U.S.-Cuba Deal Shows Venezuelan Oil Giveaways Running OutPietro D. Pitts and Aleem Khan
While Pope Francis is applauded for helping broker this week’s U.S.-Cuba accord, a key motive for Cuba is Venezuela’s diminishing oil gifts to its biggest ally.
Venezuela sent about 100,000 barrels a day to Cuba last year in exchange for medical personnel as part of a regional subsidy program to promote the government’s socialist message. While there’s no official data for shipments to Cuba this year, anecdotal evidence suggests volumes have already slumped to about 70,000 barrels a day, Moody’s wrote Dec. 16.
The regional aid is set to be scaled back further as oil’s biggest rout in a decade undermines a socialist revolution that transformed Venezuela over the past 15 years under Hugo Chavez and Nicolas Maduro, according to Eurasia Group and EnergyNomics. The commitment by Cuba and the U.S. to normalize relations opens the door for the island nation to buy more oil on the open market and for Venezuela to sell more for cash.
“Venezuela needs all the money it can get right now and will likely shift a lot of the oil that its exports to Cuba and Petrocaribe to the U.S.,” Carlos Rossi, president of Caracas-based EnergyNomics and formerly an economist with the Venezuelan Hydrocarbons Association, said by telephone.
Cuba pays for Venezuelan oil with care provided by about 30,000 medical and sports personnel sent to the country. Venezuelan exports to Cuba and Petrocaribe members from Guyana to Nicaragua are down 20 percent to 25 percent this year, Eurasia Group analyst Risa Grais-Targow said, citing tanker data. Cuba’s domestic market consumes an estimated 40,000 barrels a day and the rest of the oil it receives is sold on the open market, according to Eurasia Group estimates.
U.S. President Barack Obama and Cuban President Raul Castro announced Dec. 17 an accord that would see the opening of a U.S. embassy in Havana and the lifting of some of the restrictions that have limited travel and commerce. The deal was brokered by the Argentina-born pontiff and aided by the generational shift in Florida’s Cuban-American community.
Cuba’s compromise also comes as its longtime patrons, Venezuela and Russia, are squeezed by an almost 50 percent plunge in oil prices this year to the lowest levels since 2009. In the case of Venezuela, the island-nation’s biggest economic and political partner, crude’s nosedive is spurring speculation that Chavez’s economic model is on the brink of collapse amid the world’s fastest inflation and a slumping currency.
Venezuela’s Information Ministry didn’t respond to e-mailed requests for comment. The press department of Petroleos de Venezuela SA didn’t answer phone calls seeking comment.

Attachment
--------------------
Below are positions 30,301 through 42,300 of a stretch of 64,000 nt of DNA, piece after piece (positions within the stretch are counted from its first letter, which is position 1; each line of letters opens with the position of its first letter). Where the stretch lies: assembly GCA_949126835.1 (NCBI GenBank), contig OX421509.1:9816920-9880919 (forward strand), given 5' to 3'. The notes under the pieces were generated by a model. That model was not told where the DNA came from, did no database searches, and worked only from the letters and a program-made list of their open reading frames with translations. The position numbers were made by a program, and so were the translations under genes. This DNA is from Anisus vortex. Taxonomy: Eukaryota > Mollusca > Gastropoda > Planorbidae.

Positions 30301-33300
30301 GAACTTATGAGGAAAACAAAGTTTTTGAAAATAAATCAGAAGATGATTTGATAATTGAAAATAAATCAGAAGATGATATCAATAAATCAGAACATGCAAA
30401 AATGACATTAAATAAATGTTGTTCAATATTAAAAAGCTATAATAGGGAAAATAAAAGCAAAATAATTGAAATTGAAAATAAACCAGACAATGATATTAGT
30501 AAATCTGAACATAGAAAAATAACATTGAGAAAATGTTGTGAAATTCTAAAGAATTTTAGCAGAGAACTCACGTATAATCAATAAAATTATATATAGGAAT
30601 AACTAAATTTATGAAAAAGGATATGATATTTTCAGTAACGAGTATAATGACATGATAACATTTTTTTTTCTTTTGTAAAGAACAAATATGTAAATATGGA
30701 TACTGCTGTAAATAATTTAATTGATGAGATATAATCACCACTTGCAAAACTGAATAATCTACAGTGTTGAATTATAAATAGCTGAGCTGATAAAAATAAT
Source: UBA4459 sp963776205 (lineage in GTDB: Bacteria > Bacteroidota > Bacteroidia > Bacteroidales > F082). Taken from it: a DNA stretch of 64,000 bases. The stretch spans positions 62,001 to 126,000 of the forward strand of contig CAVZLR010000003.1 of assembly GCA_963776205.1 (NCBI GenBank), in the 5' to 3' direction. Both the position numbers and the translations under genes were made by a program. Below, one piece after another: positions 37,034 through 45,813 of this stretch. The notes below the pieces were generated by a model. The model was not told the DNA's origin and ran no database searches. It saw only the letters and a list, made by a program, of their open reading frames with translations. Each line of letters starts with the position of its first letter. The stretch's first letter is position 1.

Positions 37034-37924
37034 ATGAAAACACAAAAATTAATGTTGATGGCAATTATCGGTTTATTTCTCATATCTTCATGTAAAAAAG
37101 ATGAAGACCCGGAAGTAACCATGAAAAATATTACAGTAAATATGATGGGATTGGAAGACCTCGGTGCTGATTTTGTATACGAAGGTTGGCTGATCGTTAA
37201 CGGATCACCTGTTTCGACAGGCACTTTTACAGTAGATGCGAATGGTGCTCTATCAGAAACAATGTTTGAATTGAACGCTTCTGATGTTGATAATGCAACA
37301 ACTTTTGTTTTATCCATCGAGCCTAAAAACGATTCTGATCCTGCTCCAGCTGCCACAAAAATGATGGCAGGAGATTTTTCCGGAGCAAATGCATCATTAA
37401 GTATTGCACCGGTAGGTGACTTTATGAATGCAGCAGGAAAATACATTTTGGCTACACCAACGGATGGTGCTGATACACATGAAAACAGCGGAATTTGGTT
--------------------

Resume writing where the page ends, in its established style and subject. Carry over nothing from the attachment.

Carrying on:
“Countries want to be less reliant on Venezuela at a time Venezuela has less resources to provide for them,” Avinash Persaud, the Barbados-born chairman of Intelligence Capital and Elara Capital in London, said by telephone. “In the case of Cuba, they don’t want this to be another Soviet Union where their dependency suddenly disappears.”
Support from the Soviet Union helped Cuba endure a U.S. embargo imposed in 1960. The union’s 1991 collapse nearly crippled Cuba’s economy, which was dependent on soviet trade and subsidies.
“To the extent that Cuba now has potential access to multilaterals and increased commerce, it’s a good substitute for what was essentially Venezuelan aid,” Eurasia’s Grais-Targow said by telephone from Washington. “The issue for Cuba is that Venezuela replaced the USSR but they don’t have access to financial markets. So, this is essentially one step in that direction.”
While Maduro would be looking for more cash-generating oil sales, Cuba won’t be the first subsidy arrangement to be cut, according to Jorge Pinon, Interim Director at The University of Texas at Austin Center for International Energy and Environmental Policy.
“It would take a change in administration in Caracas to terminate” the Venezuela-Cuba arrangement, Pinon wrote in an e-mailed response. “Venezuela would first cut off supply to Jamaica, the Dominican Republic, Nicaragua and other countries.”
Rather than diverting oil used in regional swap programs to cash-generating exports, Venezuela may be just consuming more locally, Grais-Targow said. Subsidies make Venezuelan pump prices the lowest in the world.
“Whatever happens between Cuba and the U.S., it’s a sign that Venezuela cannot help Cuba anymore,” Rossi said.